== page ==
The staff and leaders of Hometown Action want to express deep care for and solidarity with people directly and indirectly impacted by the violence of this past weekend. We are particularly holding space for Latinx neighbors, immigrants, children and grandchildren of immigrants, victims of gun violence, and everyone who continues to be afraid. We want and need to believe in creating an Alabama, South, and country where all of you, all of us, can be safe and build good lives. We know we have a very long way to go.
White supremacy, racism, xenophobia, misogyny--these are primary root causes of a weekend that left at least 31 dead and many more injured. While we believe there is a place for debate on gun policy, we also recognize the impact of policy has its limits, especially when it comes to violence. In many cases policy has been used to create more violence through increased policing and other punitive measures disproportionately affecting people of color.
So often we see legislation as the end goal--the one true means to achieve our vision of a better world. Policy can be a supportive and life-saving solution for meeting human needs and desires. Many of us find comfort in problem-solving, which can lead us to seek and center policy solutions around gun control and public safety. The painful truth is that all of these measures--while they are still worthy of our time and energy--cannot alone end violence. If we’re not careful, these measures can be used to reinforce racist criminal justice practices.
We cannot legislate away a history of colonialism, racism, and gender oppression deeply interwoven into the fabric of our nation and its institutions. We cannot legislate away the impact of anti-immigrant sentiment. We cannot legislate away racial division that has so long been stoked by people in power.
We have to strike at the root. And white supremacy is at the root.
Oppression starts with culture and is reinforced by policies and institutions. It is harmful messages about race and gender instilled in our social norms, media, the toxic leadership of Trump and others, and community interactions that create a web of underlying conditions for violence like we saw last weekend. These conditions are not new but deeply rooted in our history of colonialism.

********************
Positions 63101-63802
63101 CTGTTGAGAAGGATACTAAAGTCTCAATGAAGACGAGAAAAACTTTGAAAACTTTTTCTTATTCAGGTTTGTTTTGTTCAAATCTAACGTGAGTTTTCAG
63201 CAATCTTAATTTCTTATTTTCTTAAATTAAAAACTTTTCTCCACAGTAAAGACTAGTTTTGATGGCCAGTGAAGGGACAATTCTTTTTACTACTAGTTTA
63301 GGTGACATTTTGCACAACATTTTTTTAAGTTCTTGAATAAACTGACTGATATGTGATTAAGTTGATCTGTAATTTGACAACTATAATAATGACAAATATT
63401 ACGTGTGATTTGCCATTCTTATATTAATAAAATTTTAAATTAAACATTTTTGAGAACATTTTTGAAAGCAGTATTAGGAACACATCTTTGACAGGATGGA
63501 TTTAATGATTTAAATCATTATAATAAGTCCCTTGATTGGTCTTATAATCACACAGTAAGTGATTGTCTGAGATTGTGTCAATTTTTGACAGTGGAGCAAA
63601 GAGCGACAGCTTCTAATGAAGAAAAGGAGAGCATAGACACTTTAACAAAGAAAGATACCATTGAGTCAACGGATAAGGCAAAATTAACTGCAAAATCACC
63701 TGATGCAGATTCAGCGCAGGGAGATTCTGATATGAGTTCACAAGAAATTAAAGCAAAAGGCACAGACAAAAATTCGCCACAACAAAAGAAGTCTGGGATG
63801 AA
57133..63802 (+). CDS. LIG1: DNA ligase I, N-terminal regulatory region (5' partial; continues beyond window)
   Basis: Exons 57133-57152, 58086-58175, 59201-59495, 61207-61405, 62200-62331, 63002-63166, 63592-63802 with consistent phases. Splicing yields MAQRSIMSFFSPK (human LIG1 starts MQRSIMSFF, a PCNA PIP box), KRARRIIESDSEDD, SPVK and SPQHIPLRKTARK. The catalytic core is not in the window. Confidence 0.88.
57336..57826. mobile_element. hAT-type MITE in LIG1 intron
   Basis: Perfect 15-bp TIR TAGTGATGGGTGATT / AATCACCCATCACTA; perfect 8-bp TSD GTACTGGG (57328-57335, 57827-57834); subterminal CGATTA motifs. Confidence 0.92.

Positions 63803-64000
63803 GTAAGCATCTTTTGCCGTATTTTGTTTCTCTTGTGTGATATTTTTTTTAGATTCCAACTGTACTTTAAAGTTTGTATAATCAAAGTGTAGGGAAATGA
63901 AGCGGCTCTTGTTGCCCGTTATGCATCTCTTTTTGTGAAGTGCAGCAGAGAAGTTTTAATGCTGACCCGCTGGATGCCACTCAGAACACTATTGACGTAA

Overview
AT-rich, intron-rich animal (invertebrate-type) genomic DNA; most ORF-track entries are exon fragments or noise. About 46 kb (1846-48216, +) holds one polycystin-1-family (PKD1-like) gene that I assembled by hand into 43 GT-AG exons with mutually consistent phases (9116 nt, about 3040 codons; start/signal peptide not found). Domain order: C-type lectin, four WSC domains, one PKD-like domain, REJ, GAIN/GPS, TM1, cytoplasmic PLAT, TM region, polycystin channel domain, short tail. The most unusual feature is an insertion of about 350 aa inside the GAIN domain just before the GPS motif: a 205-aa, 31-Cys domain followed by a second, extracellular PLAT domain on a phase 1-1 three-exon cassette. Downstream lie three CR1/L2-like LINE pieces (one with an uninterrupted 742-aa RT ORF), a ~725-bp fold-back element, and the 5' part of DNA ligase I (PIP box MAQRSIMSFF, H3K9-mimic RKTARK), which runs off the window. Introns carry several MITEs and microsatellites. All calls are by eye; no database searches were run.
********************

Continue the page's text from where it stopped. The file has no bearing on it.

We believe white supremacy is one of the biggest threats to building a better world--a world where everyone can thrive as their full selves in the community of their choice and in equal cooperation and collective accountability with others. We recognize the South must lead on this issue because of our legacy of race-based violence and because our region is home to the vast majority of our country’s most marginalized people. Southern states are already home to nearly half of this country’s Black population and among those with the fastest growing Latinx population. One third of our nation’s LGBTQ people live in the South.
Another often overlooked element of white supremacy is its direct ties to misogyny, a belief system all too common among perpetrators of mass violence--men who often have a history of domestic violence or activity in sexist “men’s rights” groups that believe they are entitled to sexually harass, abuse, and even rape to get their way. There is an epidemic of violence against women and LGBTQ people--especially trans people of color--that is rarely spoken about in gun violence discourse, and it permeates even the most progressive spaces.
And unfortunately, mental illness is often cited by leaders only as means for redirecting conversations on white supremacy and misogyny. Not only does this focus absolve largely white male perpetrators of their harm, but it is also offensive to people struggling to get the support they need for mental health challenges--especially when this rhetoric is used by those same politicians who consistently resist or outright demonize structural change that would open up quality mental health and preventative care for all people.
To disempower white supremacy, we have to build a culture of unlearning the ways we internalize and perpetuate oppression. White people specifically must make a practice of assessing where and how we do harm. We must do the work of repair, however challenging. We must seek to heal the ways we have internalized toxic whiteness. We must disrupt the multiple and often covert ways that toxic whiteness shows up in our work, our community spaces, and our personal and public relationships.
Hometown Action staff and leaders are taking part in this work through healing justice gatherings in our hometowns. We invite you to join us by contacting KC Vick at firstname.lastname@example.org.
-- Hometown Action